What Is the Movie "The Glass Menagerie" About?

by Kevin Johnston Google

"The Glass Menagerie" movie is based on the Tennessee Williams play by the same name. The play was made into a movie in 1950, starring Jane Wyman and Kirk Douglas. A remake was filmed in 1987 with Paul Newman and Joanne Woodward (along with John Malkovich and Karen Allen). This intense drama remains popular because of its quirky characters and dramatization of struggle.

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A Faded Southern Belle

Amanda, an aging Southern woman, tries to hold onto her family and her dignity. Her somewhat disoriented, sad lines depict the unraveling of a proud woman. This defiant character tends to catch the attention of audiences who sympathize with her fragility. She constantly tells tales about the many suitors who pursued her before her beauty faded.

A Painfully Shy Girl

Laura, daughter of Amanda, wears a leg brace. Her mother reprimands her often for not attracting suitors. Although her mother enrolls her in business school, Laura is too shy to attend classes and roams the city daily, pretending she has gone to school. Laura treasures her collection of glass figurines, which become a symbol of her -- and her family's -- fragility.

Selfish Tom the Drunken Movie Buff

The son, Tom, hates his warehouse job. He tries to escape into entertainment and liquor. During one of his frequent arguments with his mother, he breaks some of Laura's glass animals. He sees himself as a poet, but like his mother, his glory days are already fading.

The Disastrous Dinner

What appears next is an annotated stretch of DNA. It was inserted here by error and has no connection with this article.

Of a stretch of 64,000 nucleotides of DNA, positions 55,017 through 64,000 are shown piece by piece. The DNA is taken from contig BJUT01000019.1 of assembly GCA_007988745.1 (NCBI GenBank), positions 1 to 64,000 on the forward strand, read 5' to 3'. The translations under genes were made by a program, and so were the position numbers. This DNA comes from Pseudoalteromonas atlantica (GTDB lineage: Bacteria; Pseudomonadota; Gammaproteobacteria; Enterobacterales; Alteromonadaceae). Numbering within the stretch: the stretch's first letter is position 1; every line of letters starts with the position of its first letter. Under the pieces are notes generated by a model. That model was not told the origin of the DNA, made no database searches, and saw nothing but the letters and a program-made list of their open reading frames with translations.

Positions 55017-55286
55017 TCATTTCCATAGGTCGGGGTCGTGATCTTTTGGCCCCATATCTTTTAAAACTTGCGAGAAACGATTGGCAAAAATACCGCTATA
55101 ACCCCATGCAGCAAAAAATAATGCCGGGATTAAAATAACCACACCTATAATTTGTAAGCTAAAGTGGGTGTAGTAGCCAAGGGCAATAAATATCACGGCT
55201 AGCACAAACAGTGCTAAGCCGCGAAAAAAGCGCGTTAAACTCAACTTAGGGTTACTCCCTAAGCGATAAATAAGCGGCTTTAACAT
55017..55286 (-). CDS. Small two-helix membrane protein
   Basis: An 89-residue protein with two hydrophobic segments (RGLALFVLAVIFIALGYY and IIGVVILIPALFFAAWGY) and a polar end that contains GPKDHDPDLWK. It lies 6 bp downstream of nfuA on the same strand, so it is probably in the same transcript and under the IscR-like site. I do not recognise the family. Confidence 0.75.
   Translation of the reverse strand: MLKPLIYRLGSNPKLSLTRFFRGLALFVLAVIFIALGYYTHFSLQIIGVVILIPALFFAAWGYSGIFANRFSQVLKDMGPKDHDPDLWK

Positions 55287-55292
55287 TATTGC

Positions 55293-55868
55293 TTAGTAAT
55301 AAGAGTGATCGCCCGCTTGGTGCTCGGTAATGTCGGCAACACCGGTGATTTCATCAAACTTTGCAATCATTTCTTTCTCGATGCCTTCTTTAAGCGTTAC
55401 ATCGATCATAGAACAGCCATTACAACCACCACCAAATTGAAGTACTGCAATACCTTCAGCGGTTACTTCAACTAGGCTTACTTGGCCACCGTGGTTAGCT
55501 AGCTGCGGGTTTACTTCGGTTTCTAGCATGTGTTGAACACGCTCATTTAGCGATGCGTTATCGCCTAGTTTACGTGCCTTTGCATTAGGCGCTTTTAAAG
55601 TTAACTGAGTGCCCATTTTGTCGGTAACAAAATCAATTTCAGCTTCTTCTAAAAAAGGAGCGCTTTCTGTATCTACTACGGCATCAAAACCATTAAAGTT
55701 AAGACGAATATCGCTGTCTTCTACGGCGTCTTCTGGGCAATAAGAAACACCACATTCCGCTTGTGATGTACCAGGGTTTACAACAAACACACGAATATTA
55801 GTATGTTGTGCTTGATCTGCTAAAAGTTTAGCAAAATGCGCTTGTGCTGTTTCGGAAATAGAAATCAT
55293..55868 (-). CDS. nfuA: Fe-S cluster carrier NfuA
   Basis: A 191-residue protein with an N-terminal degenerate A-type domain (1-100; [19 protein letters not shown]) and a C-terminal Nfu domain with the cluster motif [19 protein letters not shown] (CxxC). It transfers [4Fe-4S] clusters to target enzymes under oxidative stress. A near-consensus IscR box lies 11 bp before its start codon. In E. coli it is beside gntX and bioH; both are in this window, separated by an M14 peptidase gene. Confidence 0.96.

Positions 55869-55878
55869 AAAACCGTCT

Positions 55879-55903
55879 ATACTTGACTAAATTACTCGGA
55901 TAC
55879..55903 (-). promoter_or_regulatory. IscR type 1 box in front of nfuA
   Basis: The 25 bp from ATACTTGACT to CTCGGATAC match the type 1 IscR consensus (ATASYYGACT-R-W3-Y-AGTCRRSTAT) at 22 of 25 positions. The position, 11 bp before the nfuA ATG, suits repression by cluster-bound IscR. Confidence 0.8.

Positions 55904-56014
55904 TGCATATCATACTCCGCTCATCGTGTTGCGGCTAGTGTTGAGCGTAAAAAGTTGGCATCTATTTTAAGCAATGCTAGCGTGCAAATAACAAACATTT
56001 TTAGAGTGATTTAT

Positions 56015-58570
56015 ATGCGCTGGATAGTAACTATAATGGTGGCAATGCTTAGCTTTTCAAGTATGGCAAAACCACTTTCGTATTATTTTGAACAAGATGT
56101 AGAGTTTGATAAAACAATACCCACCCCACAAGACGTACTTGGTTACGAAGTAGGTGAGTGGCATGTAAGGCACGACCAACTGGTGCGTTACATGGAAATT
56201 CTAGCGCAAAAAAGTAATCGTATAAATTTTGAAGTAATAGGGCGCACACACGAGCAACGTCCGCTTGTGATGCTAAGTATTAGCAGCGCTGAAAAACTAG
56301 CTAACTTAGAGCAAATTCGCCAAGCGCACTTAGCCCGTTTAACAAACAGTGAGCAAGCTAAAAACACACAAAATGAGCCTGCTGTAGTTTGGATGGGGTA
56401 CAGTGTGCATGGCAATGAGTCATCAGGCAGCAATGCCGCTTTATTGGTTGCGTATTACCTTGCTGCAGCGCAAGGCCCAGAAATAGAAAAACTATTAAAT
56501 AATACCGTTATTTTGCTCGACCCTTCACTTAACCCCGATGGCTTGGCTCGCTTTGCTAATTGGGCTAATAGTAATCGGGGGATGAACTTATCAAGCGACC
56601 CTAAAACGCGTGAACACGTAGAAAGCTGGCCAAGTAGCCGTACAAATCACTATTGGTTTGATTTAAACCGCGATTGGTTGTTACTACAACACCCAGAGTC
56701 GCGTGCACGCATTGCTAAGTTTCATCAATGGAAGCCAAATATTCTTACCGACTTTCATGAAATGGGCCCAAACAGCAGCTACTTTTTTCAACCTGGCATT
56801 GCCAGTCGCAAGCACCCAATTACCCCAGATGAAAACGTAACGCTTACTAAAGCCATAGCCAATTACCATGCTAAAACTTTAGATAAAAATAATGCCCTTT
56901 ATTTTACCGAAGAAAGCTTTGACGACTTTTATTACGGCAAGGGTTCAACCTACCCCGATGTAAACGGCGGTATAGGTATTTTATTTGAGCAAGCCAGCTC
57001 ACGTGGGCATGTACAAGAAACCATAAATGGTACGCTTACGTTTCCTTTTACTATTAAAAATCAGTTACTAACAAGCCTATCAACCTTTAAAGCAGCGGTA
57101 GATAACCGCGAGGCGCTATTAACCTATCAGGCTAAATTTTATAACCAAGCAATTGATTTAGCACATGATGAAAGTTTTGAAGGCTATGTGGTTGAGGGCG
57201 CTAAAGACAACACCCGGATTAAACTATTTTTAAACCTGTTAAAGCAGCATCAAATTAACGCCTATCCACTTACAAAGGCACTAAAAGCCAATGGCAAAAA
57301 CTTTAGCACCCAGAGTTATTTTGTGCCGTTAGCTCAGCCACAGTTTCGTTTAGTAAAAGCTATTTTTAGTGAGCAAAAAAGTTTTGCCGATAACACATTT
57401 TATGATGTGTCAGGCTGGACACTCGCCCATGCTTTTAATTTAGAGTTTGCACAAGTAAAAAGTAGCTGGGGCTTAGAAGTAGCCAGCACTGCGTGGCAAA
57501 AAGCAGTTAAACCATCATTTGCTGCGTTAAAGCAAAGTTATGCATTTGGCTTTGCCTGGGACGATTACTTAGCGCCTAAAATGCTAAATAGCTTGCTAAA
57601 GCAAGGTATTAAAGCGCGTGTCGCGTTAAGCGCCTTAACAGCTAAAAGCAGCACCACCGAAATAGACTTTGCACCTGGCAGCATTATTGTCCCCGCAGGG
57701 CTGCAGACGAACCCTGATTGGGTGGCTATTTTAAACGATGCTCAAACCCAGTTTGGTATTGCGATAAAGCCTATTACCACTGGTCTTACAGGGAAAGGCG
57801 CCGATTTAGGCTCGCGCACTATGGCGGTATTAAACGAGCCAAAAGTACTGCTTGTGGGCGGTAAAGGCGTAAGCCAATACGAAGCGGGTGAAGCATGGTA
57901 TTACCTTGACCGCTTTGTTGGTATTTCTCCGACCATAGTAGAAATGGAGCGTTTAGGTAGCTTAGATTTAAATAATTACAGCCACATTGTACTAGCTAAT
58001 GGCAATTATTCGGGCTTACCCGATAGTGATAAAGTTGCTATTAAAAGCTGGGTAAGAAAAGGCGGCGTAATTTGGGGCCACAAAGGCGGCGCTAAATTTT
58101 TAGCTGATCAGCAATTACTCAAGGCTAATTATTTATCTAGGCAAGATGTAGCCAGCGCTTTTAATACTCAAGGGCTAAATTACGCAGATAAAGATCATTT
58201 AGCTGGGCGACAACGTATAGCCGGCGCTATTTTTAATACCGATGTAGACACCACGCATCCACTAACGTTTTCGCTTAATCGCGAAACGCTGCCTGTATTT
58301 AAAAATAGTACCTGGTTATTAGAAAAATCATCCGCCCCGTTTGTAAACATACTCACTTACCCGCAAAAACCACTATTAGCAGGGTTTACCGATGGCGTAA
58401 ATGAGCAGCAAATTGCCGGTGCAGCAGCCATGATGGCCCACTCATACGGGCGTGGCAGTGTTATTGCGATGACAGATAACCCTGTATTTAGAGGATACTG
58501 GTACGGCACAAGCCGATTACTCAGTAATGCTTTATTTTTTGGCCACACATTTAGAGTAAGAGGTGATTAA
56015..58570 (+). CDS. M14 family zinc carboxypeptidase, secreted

Amanda persuades Tom to invite his friend Jim to dinner to meet Laura. When Laura hears who is coming, she is astonished because she has long had a crush on Jim. The awkward dinner is punctuated by the lights going out due to an unpaid electric bill. Jim announces he must leave for an appointment with his fiancee. Tom says he did not know Jim was engaged. Tom confesses he spent the money for the electric bill to sign up for the Merchant Marines, and he is planning to leave his mother and sister.

Flashback Technique

The entire story is told by Tom through his memories of his home. His decision about leaving his family behind was made long ago, and he is looking back on his life with his mother and sister. The poignancy of both movie versions comes not from any suspense about how things will turn out but from the struggles of the characters to come to terms with unfulfilled dreams.

About the Author

Kevin Johnston writes for Ameriprise Financial, the Rutgers University MBA Program and Evan Carmichael. He has written about business, marketing, finance, sales and investing for publications such as "The New York Daily News," "Business Age" and "Nation's Business." He is an instructional designer with credits for companies such as ADP, Standard and Poor's and Bank of America.

Photo Credits

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